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From Barcelona to West London: How La Cobham Has Become the New La Masia

Updated: Jan 8, 2022

Chelsea FC - Flickr

From the late 2000s to the early 2010s, every club from around the world tried to replicate the academy production system of the famed La Masia academy in Barcelona. The Catalans produced one of the greatest sides of all time in 2011 under Pep Guardiola after the club's trust in their youth paid off heavily, winning the league title, UEFA Champions League, Spanish Super Cup, UEFA Super Cup and FIFA Club World Cup. In all of those competitions, they played with a starting 11 of majority academy graduates. In 2012, they even fielded 11 academy graduates which is pictured below.

Picasa 2.7 - Wikimedia

In the years that followed, there had never been a rivaling club that comes close to what Barcelona accomplished and there most likely never will be. This is not to say that the lads from West London cannot try, though. Roman Abramovich's investment in Chelsea Football Club in 2003 brought new opportunities for the team to rebuild and support their academy system to create players that would be prepared to turn professional at an accelerated age.

The success came around a decade later when Chelsea's youth team won the UEFA Youth League title in 2014 and 2016, tying Barcelona's record of two titles as well. For domestic tournaments, Chelsea have won the second most FA Youth Cup trophies (9). From 2011 to 2018, the Chelsea squad won 6 out of 7 tournaments showing their dominance in the domestic competition amongst the other top English academies.

Moving onto Chelsea's first team, the club had to rely on their academy during the 2019-20 season when the club was handed a transfer ban for the year. Without new incoming transfers that other clubs were able acquire, Chelsea were left to fight with who they had from the previous season, not to mention those that left the club in the summer. With Frank Lampard as the manager and a group of mostly inexperienced youngsters, Chelsea did well to finish in a Champions League qualifying place that year. Standout academy players like Mason Mount, Tammy Abraham, Reece James, and Fikayo Tomori earned themselves permanent starting positions at one of the biggest clubs in Europe after only being in the academy or on loan the previous season.

In the 2020-21 season, the club's trust in their youth paid off as they triumphed over Manchester City in the Champions League while having 7 academy players on the roster and fielding 3 players in the match.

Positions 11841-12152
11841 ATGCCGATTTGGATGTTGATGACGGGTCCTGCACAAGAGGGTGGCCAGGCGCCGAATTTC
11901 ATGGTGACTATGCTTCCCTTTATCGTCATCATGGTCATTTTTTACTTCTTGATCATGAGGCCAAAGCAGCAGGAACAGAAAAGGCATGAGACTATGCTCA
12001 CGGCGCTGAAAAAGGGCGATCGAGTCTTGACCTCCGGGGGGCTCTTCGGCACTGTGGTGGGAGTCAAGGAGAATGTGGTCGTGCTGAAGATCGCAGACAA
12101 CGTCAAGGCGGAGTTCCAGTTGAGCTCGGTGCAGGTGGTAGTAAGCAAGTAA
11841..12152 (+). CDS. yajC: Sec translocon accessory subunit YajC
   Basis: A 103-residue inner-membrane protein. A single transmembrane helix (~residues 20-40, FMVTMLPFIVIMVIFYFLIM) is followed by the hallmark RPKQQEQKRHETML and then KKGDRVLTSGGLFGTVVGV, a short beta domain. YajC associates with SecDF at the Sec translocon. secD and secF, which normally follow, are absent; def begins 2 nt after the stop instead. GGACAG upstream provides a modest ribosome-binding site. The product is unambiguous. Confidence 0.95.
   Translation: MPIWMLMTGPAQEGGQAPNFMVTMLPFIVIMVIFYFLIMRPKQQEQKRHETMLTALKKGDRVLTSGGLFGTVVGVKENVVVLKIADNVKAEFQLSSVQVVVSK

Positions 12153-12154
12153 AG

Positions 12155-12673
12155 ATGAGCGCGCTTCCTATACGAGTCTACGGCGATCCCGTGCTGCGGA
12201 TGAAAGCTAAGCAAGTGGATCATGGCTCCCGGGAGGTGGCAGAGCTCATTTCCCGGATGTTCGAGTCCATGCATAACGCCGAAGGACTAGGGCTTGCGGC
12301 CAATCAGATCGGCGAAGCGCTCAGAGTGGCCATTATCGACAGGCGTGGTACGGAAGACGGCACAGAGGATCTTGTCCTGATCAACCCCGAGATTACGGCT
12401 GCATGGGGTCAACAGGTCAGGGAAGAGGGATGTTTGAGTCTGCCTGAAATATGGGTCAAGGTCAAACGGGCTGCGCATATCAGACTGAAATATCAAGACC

Dudek1337 - Wikimedia

A couple of seasons later in the 2020-21 season, Mason Mount earned multiple matches as the captain of his boyhood club and rightfully so. He racked up 9 goals and 9 assists from a playmaking-midfielder position. Every time he is on the pitch he presses the opposition defenders and does not stop running and making things happen for the team.

This season, the impact of academy players has not changed. Since 2019, right-back Reece James has kept his place within the club as the top wing-back that they have at their disposal. This year he has already notched 5 goals and 5 assists, making him the clubs' leading scorer. His relentless contribution offensively overshadows his physicality and reliability on the defensive side of the game as well. He has become an extremely effective player for Thomas Tuchel.

Outside of the club, Chelsea have loan players or permanently transferred players from their academy such as Declan Rice, Valentino Livramento, Tariq Lamptey, Marc Guehi, and Connor Gallagher who have impressed greatly this season. The continuous growth and production of players from the West London club has earned themselves the nickname "La Cobham" after "La Masia" of Barcelona, showing the high-level of talent that lies in the academy.

Even if it was by chance and desperation in 2019 that the top academy players were given a shot in the first team, it once again shows the mighty pay off from investing in the academy and giving the youngsters the ability to shine when the time is right.

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